Same goes for the yoga practice, morning meditation, journaling discipline, HIIT training, or love-language conversations. It seemed so doable when you sat in a circle or listened to the guru on stage—they were walking on water while the rest of us keep swimming in quicksand. 

Back home, the dopamine dries up and you start looking for the next retreat, course, book, or video series. “This is it!” You think as you type your credit card into the order form, “Finally I will get the life, work, relationship, money, and happiness I deserve!” 

Congratulations. You’re fueling up the self-help industry, but not driving your own growth.

That’s why GOWI is so effective.

You don’t have to spend a painful week sitting cross-legged, enduring long lectures and awkward group meals. You won’t be filling a journal with notes, confessing your sins to a group of strangers, or walking on hot coals. 

Fear not! To spare you the effort I plowed through a long field of “life-changing” solutions. I took the online courses, went to the retreats, bought back-of-room books, signed up for one-on-one coaching – even braved the hot coals. This is better. Much better.

Get On With It

GOWI stands for “Get On With It” That’s it. Get on with it!

Whatever age you are, the clock is ticking. No do-over, no dress rehearsal, or rewriting your day for a reshoot – your movie is rolling and the credits are getting closer every day.

Unless sheep cloning gets into the hands of some unethical scientists, we all get just one life. Whatever age you are, the clock is ticking. No do-over, no dress rehearsal, or rewriting your day for a reshoot – your movie is rolling and the credits are getting closer every day.

It’s time to get on with it.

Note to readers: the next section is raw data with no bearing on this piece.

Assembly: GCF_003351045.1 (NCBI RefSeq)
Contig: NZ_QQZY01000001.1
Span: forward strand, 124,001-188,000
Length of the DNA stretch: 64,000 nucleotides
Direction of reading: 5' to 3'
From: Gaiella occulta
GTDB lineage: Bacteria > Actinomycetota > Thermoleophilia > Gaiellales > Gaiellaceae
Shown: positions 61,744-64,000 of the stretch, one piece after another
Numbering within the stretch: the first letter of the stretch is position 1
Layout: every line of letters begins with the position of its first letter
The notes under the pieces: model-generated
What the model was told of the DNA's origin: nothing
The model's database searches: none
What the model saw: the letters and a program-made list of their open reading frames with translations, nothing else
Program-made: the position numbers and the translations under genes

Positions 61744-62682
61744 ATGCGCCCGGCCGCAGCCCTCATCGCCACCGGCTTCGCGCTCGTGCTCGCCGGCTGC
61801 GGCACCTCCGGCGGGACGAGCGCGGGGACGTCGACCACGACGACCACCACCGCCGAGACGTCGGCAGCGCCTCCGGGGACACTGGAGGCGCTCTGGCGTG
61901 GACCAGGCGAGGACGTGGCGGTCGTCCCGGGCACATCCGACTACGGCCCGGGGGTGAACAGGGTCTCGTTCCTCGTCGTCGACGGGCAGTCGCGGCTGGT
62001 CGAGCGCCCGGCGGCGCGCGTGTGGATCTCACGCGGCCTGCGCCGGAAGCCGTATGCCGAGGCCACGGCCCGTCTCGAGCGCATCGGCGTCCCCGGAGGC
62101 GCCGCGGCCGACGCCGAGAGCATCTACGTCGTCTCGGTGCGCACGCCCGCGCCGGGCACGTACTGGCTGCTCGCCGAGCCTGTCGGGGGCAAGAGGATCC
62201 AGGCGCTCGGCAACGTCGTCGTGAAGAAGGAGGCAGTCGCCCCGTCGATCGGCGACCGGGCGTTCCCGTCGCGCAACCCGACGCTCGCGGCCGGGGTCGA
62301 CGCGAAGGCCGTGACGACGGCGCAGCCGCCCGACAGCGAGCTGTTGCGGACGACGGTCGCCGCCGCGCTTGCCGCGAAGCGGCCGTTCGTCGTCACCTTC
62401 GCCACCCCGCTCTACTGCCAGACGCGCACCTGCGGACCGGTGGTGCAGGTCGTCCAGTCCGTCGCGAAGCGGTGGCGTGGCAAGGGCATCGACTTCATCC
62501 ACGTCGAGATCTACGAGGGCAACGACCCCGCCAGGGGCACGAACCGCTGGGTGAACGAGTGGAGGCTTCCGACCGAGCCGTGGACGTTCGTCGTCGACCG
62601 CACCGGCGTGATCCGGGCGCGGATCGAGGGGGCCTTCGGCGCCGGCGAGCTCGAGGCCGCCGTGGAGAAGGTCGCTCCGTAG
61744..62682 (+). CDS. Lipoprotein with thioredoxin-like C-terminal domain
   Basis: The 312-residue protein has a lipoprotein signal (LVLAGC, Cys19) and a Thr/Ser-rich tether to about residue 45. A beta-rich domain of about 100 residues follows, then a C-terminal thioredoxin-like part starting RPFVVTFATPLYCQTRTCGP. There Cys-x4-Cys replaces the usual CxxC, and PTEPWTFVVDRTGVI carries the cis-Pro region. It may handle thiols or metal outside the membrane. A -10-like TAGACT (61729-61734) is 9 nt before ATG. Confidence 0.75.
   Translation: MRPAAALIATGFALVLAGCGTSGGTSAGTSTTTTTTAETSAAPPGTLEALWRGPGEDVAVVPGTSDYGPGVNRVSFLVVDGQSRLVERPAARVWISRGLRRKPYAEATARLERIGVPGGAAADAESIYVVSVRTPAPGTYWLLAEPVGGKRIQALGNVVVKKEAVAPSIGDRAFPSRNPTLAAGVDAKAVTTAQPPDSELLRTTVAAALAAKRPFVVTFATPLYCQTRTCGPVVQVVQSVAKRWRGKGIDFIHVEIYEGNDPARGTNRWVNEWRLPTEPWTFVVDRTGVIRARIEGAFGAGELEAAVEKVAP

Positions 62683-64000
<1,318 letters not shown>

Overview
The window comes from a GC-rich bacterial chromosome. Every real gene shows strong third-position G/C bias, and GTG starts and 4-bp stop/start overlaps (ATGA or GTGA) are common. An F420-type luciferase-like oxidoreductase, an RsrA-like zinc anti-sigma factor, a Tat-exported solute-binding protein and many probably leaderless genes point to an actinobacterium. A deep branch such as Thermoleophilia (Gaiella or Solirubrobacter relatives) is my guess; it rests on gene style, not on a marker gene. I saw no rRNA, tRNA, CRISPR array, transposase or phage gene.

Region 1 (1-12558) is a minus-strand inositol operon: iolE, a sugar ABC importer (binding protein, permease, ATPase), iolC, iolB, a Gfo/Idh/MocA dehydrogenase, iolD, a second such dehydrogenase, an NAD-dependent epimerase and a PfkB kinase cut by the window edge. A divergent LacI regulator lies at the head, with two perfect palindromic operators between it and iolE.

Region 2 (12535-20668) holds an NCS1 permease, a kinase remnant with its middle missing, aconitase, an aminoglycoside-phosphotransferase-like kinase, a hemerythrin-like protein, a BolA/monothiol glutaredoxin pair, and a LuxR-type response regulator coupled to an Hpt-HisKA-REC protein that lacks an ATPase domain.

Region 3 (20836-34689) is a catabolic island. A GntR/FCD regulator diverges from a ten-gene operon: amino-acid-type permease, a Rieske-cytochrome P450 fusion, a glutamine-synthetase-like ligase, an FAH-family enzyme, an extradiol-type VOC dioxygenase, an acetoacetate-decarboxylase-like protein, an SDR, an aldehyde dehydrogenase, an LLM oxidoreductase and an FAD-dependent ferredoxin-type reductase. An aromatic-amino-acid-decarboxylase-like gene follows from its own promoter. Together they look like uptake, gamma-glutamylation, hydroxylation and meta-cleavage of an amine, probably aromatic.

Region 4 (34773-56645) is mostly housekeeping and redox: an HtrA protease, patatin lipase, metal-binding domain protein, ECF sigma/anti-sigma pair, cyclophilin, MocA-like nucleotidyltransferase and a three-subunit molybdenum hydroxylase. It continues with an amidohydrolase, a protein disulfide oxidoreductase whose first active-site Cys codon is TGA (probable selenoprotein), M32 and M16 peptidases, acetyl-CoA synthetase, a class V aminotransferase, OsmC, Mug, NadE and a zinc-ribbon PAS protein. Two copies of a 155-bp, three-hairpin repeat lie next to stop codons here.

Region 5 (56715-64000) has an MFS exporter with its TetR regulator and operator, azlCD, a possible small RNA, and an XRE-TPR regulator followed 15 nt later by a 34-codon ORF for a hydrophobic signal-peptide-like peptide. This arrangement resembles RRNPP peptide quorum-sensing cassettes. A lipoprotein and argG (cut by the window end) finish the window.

Sorry, I lied. I’m sure you already figured out there is no GOWI. I’m not going to book a resort in Cabo anytime soon or send folks packing after a short lecture and their first Mojito.

Or maybe I should.


GOWI was inspired by Bob Newhart’s sketch “Stop it.” If you are the only person who hasn’t seen this brilliant sketch, it goes like this. A nervous (and very neurotic) woman enters the psychiatrist’s office to get help for her phobias. “I charge $5 for five minutes,” Newhart’s character explains, “and I can almost guarantee” he adds without cracking a smile, “we won’t go over five minutes.”

Whatever complaint the patient shares, the response from Newhart is “Stop it!” It’s over the top, classic deadpan Newhart. It also takes a shot at the odd wiring we all have that makes us believe we are right (confirmation bias), other people are right (social proof), or what I already have is right (availability heuristic.)

We are not rational. If we were, psychologists would be out of work and we would have everything we want. Instead, we throw the ice cream tub in our basket, waffle down a half bag of Doritos, and refill the wine glass past when we know we’ve had enough. We beat ourselves up, slap our forehead, swear we will change our ways, and then, of course…do it again.

Well, here’s the punch line. 

Even though life is hard, our software needs an update, and we are perfectly imperfect we can still get on with it. Embrace the well-worn idiom better the devil you know than the devil you don’t and do something. You might screw up, fall on your face, or embarrass yourself. Or life might just get a little better. 

If you got this far, you might also like these posts –
The big gunfight, in my mind
The bright side of my aging brain
Why you don’t need more advice
Why you need to look back before you look forward

images of Loreto by author